26 Heald 1957; Boyle and Boguslaw 2007). In fact, According to Jensen (2002 cited in Margolis and Walsh 2003:271), not only is business inherently unable to simult aneously achieve the twin purposes of social development and profit; but the best option for maximizing social development is for business to concentrate on wealth creation. To efforts that deviate from this goal amount to a subversion of the business purpose. Besides the se critics, it must be noted that t here is a strong advocacy for the recent view as well. To some, such as Bhagwati (2012), not only can corporations effectively address poverty; they are already doing so. To others such as a Ghai (2002) while the profit motive does represent a real structural limitation, the confluence of mass global resistance to increasing corporate power and social inequality, fear (by MNCs) of potential poverty driven instabilities in regions of investment, and appeals to the enlightened self interest and social conscience of corporations is sufficient to break the structural limitations of the market place and force corporations t o look beyond profits and actively support poverty reduction in their regions of investment. Again, i n an apparent buy in of the view that corporations can sufficiently address poverty in developing regions , major development agencies such as the Canadian International Development Agency (CIDA) are channeling resources in support of corporate led CD in developing countries. For example in 2012, more than $26 million of Canadian Government aid to Peru, Ghana, and Burkina Faso were channeled in support of CSR interventions of Canadian mining giants in these countries ( http://www.acdi ) . In short, whether corporations should, can and/or will sufficiently address poverty and social development in poor regions remains severely contested. This contestation is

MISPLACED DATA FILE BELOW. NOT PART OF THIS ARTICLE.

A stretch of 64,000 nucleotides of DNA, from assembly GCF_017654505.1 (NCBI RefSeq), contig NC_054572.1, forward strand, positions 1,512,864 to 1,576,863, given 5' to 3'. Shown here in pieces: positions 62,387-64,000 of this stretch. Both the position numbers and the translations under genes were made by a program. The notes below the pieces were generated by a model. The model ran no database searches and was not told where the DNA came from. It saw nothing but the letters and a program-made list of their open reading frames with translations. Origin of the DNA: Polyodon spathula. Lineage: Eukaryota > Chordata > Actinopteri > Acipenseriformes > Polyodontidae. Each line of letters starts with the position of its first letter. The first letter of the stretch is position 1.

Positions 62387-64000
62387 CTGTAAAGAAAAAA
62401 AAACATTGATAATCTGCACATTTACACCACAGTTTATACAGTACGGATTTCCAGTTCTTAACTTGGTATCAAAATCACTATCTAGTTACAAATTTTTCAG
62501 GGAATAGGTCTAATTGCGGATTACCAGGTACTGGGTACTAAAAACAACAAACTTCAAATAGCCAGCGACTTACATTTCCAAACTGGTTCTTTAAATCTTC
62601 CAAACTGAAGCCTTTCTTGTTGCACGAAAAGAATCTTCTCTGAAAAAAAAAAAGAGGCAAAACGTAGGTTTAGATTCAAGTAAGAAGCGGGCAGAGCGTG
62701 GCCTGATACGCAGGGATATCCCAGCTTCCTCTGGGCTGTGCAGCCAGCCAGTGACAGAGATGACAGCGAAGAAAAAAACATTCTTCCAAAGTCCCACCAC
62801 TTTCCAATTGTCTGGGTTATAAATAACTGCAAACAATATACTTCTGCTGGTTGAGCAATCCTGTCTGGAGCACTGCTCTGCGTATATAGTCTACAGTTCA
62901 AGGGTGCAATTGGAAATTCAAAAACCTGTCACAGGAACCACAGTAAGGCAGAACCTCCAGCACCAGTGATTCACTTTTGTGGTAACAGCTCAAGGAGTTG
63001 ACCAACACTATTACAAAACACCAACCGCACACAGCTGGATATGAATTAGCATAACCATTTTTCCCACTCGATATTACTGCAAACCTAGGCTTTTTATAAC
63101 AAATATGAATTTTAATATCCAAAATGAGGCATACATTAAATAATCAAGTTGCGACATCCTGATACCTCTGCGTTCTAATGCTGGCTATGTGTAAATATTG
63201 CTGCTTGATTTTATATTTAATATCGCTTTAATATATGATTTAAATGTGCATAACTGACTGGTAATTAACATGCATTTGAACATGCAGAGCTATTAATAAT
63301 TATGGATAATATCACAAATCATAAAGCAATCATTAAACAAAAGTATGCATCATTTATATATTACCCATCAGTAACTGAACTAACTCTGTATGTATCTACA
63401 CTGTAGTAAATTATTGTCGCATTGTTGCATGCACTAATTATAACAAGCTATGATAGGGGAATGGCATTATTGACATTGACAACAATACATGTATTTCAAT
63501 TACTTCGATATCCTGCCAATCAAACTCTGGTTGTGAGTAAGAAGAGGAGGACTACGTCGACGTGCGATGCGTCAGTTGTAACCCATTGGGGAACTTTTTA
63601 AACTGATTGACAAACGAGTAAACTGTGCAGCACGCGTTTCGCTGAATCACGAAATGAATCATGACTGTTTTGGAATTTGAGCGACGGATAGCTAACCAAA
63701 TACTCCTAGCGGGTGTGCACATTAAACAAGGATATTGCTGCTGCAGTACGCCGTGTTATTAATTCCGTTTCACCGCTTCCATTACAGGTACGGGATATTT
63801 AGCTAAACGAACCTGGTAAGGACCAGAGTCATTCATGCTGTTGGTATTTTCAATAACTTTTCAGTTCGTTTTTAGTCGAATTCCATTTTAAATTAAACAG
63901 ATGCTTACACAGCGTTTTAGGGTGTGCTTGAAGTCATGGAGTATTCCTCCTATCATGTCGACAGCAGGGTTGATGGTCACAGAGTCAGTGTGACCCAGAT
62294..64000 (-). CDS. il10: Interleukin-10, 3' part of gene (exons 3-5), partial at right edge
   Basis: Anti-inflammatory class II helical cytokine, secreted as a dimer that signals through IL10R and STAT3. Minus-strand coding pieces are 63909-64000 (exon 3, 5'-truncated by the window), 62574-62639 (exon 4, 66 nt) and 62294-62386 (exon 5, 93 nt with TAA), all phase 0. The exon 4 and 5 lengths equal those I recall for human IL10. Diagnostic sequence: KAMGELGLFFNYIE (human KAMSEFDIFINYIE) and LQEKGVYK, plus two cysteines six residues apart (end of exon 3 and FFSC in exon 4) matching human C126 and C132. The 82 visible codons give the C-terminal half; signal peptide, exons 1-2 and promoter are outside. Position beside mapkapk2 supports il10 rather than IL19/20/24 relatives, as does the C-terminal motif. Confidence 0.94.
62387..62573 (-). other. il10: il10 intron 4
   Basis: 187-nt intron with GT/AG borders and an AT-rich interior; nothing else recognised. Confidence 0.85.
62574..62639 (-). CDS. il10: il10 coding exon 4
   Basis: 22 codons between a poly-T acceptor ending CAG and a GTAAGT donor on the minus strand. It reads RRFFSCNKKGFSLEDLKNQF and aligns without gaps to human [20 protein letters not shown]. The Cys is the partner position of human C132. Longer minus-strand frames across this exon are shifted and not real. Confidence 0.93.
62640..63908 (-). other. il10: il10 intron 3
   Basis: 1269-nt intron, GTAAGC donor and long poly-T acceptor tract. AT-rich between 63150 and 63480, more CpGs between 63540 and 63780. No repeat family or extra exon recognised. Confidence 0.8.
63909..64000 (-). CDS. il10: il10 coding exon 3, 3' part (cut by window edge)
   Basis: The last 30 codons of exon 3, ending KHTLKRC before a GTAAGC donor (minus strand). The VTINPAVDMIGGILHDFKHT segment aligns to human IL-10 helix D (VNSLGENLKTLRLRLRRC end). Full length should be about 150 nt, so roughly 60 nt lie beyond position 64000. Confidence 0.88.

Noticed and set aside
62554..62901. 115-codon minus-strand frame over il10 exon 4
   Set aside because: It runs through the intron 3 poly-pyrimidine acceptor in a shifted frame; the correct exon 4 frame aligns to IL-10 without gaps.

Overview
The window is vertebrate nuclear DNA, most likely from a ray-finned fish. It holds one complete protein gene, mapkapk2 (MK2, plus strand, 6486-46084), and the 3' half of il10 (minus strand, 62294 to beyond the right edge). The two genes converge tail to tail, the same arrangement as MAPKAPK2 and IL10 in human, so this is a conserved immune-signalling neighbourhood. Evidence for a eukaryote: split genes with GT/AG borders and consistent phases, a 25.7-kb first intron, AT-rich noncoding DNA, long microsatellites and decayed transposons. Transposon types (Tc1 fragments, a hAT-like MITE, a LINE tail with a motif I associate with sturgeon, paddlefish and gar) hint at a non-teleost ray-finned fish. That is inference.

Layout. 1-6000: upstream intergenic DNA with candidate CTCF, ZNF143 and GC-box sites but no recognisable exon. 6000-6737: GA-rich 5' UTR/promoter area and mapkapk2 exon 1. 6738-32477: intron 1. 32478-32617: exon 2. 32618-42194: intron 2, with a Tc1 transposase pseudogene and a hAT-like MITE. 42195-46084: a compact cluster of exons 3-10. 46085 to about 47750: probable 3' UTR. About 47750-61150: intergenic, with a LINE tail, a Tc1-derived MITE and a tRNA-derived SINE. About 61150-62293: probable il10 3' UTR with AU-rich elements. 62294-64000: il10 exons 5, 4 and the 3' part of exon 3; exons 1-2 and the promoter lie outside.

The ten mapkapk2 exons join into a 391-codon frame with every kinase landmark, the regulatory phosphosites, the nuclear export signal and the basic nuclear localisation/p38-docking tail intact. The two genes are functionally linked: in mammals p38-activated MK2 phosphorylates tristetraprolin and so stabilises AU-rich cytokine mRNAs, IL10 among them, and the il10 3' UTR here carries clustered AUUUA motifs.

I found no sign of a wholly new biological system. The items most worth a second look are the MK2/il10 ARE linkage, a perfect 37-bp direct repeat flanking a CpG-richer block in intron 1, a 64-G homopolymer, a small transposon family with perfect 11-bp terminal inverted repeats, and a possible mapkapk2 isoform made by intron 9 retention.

27 further amplified by the fact that the idea of poverty itself remains a complex problem that has defied traditional remedies both in developed and developing countries (Wilson 2006; Boyle and Boguslaw 2007). Importantly, while poverty reduction remains the articulated in CSR discourse or practice (Jenkins 2005). Such dodging, Boyle and Boguslaw (2007:103) argue, allows corporations to avoid the magnitude and sources of the problem as well as minimize their responsibility in addressing it. In this study, the focus is to see how mining corporations operating in Ghana both articulate and address poverty in local mining communities. T heoretical Framework Explanation of ch ange is an enduring subject within the social sciences. Since the 1990s, interesting theoretical perspectives have been advanced to deal with this challenge; but each perspective has succeeded only in offering partial insights about change. For example, ra tional choice theories (North 1991, 1993, 1994; Greif and Laitin 2004) have emphasized individual preferences in change, but provide very little insights Sociological institutional theories address the structural influences on change but do so in a way that underestimates agency. Resource theories (e.g. Pfeffer and Salancik 1978) emphasize access to resources; but provide very little clues about the structural condition calculations. In essence, each theoretical perspective draws attention to some important issues and analytics but ignores others. In seeking to undertake a comprehensive examina tion of change towards CD in the Ghanaian mining industry, this study adopts